It’s 2017, and this year Twin Peaks has returned to television as a premium event with David Lynch still the central creative force and final word. Interestingly, it is competing against other prestige television such as Game of Thrones and Mr. Robot,

Just yooooou aaaannnd Iiiiii

Ned Flanders & The Larry Davis Experience
as Julie Cruz & Angelo Badalamenti

the very kind of must-see event shows he laid the groundwork for 25 years ago. Matt Groening is also creating new television, having spent the past year developing DISENCHANTMENT, a cartoon that sounds like a richer take on Rocky & Bullwinkle’s Fractured Fairy Tales. It will premiere on Netflix late next year. He’ll be reentering a field now filled with a generation of creators who were inspired by him, like Bob Wakberg’s Bojack Horseman, Rebecca Sugar’s Steven Universe, and Pendleton Ward’s Adventure Time. Goening and Lynch’s strong personal vision, and restless creative energy suggests that both are still innovative, and that they’re going to be well suited to the contemporary landscape they helped create.

Laura, clue, Laura, clue, Laura, clue . . .

Clue Pigeon as Waldo

Posted in Classic Simpsons, Contemporary, Cultural Impact, Matt Groening, Movies, recasting, The Simpsons, TV | Tagged , , , , , , , , , | Leave a comment

Simpsons Joke Origins: Superstar Celebrity Microphone

CONVOY!

Do you have any of those microphones left?!
A couple.

The episode Radio Bart centers around Bart being given a toy microphone for his birthday, and the pranks he uses it for. These start innocently enough with him tricking Homer into believing an alien invasion is happening, or ordering the Flanders children around in God’s voice, but he gets in real trouble when he drops it down a well and pretends to be a trapped boy.

I created the universe!

What do you mean how did I get on the radio!?

But did you know that his Superstar Celebrity microphone was based on a real product called Mr. Microphone? And the ad Homer sees showing a man using it to obnoxiously catcall women from his car was straight from the real-life commercial? But don’t take my word for it – see for yourself.

These toys were readily available at through magazine ad mailorder and Radioshack stores for decades. Like those shopping options, Mr. Microphone is sadly hard to find today, but the fun lives on in spirit through karaoke.

destroy the radio industry

Classic

Hey good lookin', I'll be back for you later!

1970s glory days

Now, this piece of crap probably has a range of only several yards at best, so I doubt that Bart could realistically speak into the mic at home and have it audible from the radio in the well blocks away, but I’m more than willing to believe a wizard did it.

Posted in Classic Simpsons, Cultural Impact, joke origins, TV | Tagged , , , , , , , , , , , , , , | Leave a comment

Wide & Tall: The Rock Bottom Interview

awe crap.

Tonight on Rock Bottom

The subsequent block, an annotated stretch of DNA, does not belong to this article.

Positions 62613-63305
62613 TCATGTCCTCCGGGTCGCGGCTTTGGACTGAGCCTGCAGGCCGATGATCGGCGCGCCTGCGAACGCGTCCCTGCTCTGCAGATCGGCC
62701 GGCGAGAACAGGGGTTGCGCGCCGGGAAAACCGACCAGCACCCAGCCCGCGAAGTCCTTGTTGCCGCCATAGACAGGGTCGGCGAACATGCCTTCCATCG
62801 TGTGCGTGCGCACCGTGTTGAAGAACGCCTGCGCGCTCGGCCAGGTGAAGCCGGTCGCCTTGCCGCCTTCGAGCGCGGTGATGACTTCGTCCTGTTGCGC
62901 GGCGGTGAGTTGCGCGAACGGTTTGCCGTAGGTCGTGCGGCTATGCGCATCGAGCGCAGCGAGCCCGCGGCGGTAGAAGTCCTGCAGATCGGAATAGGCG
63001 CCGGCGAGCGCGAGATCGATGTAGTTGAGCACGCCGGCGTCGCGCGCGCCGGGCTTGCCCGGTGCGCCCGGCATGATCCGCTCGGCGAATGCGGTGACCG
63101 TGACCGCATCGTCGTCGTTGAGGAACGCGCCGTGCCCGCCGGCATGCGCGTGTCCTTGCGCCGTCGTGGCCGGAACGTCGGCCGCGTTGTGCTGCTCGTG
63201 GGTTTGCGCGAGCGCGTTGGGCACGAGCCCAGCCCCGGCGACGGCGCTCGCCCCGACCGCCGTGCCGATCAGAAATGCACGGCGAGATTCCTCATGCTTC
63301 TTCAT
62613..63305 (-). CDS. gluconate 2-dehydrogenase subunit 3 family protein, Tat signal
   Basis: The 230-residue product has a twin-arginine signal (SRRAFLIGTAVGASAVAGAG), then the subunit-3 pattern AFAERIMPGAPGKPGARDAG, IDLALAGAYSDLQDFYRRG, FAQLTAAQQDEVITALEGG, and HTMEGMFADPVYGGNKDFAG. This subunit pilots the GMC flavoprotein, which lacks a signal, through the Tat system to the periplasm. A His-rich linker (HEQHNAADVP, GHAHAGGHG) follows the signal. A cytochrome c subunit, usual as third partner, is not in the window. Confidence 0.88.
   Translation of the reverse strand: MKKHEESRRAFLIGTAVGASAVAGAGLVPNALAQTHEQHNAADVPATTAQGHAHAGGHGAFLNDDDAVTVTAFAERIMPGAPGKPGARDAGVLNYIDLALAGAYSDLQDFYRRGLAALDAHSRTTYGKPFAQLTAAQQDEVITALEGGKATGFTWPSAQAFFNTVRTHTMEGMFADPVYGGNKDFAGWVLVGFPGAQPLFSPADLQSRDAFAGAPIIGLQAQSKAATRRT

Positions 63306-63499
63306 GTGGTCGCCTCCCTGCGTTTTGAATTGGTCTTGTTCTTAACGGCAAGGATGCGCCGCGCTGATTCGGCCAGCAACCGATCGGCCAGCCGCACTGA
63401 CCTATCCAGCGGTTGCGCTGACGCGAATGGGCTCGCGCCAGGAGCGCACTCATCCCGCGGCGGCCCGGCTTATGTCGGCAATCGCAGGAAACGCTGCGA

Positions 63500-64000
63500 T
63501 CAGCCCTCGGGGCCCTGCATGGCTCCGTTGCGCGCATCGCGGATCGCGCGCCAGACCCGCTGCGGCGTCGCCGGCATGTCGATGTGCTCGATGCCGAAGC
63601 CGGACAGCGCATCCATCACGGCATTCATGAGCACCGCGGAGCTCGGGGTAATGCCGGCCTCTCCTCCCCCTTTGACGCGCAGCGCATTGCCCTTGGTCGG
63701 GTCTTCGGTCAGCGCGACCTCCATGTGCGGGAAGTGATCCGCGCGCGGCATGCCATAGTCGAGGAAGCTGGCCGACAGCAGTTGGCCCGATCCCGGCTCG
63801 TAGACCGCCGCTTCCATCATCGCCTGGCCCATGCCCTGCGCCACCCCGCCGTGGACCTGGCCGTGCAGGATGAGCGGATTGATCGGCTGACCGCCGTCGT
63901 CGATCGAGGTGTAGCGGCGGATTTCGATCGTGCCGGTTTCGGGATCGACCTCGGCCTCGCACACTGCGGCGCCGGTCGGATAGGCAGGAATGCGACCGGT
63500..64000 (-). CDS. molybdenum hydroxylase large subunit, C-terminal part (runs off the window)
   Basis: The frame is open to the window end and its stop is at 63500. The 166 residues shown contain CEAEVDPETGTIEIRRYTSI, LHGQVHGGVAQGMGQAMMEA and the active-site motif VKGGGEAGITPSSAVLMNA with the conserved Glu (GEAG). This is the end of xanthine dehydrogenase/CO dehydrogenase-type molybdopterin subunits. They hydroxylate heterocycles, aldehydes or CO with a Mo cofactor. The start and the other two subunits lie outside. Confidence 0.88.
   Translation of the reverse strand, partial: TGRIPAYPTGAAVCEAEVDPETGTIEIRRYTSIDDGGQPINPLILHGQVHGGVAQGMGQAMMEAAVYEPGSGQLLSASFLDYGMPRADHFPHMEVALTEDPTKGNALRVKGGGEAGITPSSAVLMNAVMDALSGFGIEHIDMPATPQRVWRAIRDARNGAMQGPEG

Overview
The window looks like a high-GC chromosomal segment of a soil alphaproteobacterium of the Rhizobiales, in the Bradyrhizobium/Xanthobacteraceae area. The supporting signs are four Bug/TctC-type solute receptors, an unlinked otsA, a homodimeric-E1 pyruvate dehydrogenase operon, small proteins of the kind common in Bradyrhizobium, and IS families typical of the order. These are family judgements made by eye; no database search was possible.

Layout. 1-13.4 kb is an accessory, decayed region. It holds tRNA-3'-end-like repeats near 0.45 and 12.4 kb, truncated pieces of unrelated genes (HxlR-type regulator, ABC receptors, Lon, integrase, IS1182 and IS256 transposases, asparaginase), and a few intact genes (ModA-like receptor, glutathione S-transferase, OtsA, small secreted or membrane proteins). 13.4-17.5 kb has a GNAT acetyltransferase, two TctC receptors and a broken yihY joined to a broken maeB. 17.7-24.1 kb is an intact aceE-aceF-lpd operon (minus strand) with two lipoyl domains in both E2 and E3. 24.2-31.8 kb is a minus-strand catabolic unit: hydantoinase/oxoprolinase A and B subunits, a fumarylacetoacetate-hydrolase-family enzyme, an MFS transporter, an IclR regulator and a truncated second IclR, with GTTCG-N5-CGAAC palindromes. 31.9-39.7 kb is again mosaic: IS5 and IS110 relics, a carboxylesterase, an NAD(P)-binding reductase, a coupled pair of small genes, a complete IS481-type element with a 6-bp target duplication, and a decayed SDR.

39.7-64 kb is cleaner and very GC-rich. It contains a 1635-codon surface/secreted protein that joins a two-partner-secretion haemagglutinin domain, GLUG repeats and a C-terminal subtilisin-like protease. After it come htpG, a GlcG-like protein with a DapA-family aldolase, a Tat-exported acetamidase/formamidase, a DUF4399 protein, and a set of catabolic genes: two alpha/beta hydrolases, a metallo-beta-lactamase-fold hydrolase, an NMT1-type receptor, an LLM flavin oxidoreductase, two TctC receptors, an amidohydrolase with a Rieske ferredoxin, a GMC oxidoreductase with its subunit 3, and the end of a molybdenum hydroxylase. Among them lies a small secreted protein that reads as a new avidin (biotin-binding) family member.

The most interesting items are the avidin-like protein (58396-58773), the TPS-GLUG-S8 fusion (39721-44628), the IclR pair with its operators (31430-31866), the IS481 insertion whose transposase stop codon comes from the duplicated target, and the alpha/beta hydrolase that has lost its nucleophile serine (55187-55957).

It’s time for another patented Flim Springfield hard hitting Rock Bottom investigative interview!

♪ I AM THE VERY MODEL OF A MODERN MAJOR GENERAL ♪

from Wide and Tall Simpsons Caps, from “Deep Space Homer” (S5, Ep15)

“Who are you, and what are you doing in my house?” …Tell us who you are, and what you do?

♪ HE'S HARDLY EVER SICK AT SEA... ♪

Steven, he’s English!

I’m Steven, English, 26 years old and I run “Wide and Tall Simpsons Caps” a site that specializes in self stitched together tall and wide frames. (I also have a Futurama side blog that does the same.)

“It happened at the beginning of that turbulent decade known as the 80s” …When did you first watch The Simpsons? What early episode/joke do you remember?

Steven: Wow, a long time ago now that I think about it. The mid 90’s, somewhere from 95-96, we had access to ‘Sky’ and then it started showing on the BBC. A first episode is tough to pin down, I more remember that it was something I watched than the specific episodes but it would have been one from the ‘Classic’ era. I have a recall of watching ‘Marge in Chains’, that ‘Mad’ fold in joke I found very creepy at the time, aside from that, Bart dancing in that bright red dress!

“I’m not a bloody jukebox!” …What’s your favorite musical moment from The Simpsons (either original song, or ‘real’ tune used on the show) what makes it memorable?

Steven: The song I took my blog name from! Lisa’s folksy protest tune in ‘Last Exit to Springfield’.  I’ve always loved that she sits there to support her dad who’s doing it she so can have proper braces, the bond between them is so sweet. It’s perhaps the least complex song they ever did, a few chords, repeated chorus but it’s as powerful as the rest because of the depth of feeling behind it.

“$18 bucks for this? What a rip-off!” …Do you or have you ever owned any Simpsons tchotchkes? Shirts, trading cards, DVDs, action figures, ‘hand-drawn animation cells guaranteed to increase in value’, etc… what’s your favorite legit or bootleg stuff?

SHADDUP!

(Office locked, Harvard mug denied.)

Steven: It’s funny you ask, as it’s the Easter period my Simpson’s mug has just turned 13 years old! It came with an Easter egg and I’ve used it almost every single day for tea. Amazingly I’ve never owned any Simpson’s DVD’s (bar the movie, that’s floating around somewhere), it’s to my eternal shame really but there on TV so often it’s not a pressing need. I’ve owned a few of the console games, ‘Hit and Run’ and the like but the most infamous and infuriating has to be ‘Simpson’s Wrestling’, stupid Flanders….

“We should thank our lucky stars they’re still putting on a program of this caliber after so many years” …Which season of Classic Simpsons is the best? In your opinion, when did the classic era end or what was the last good episode?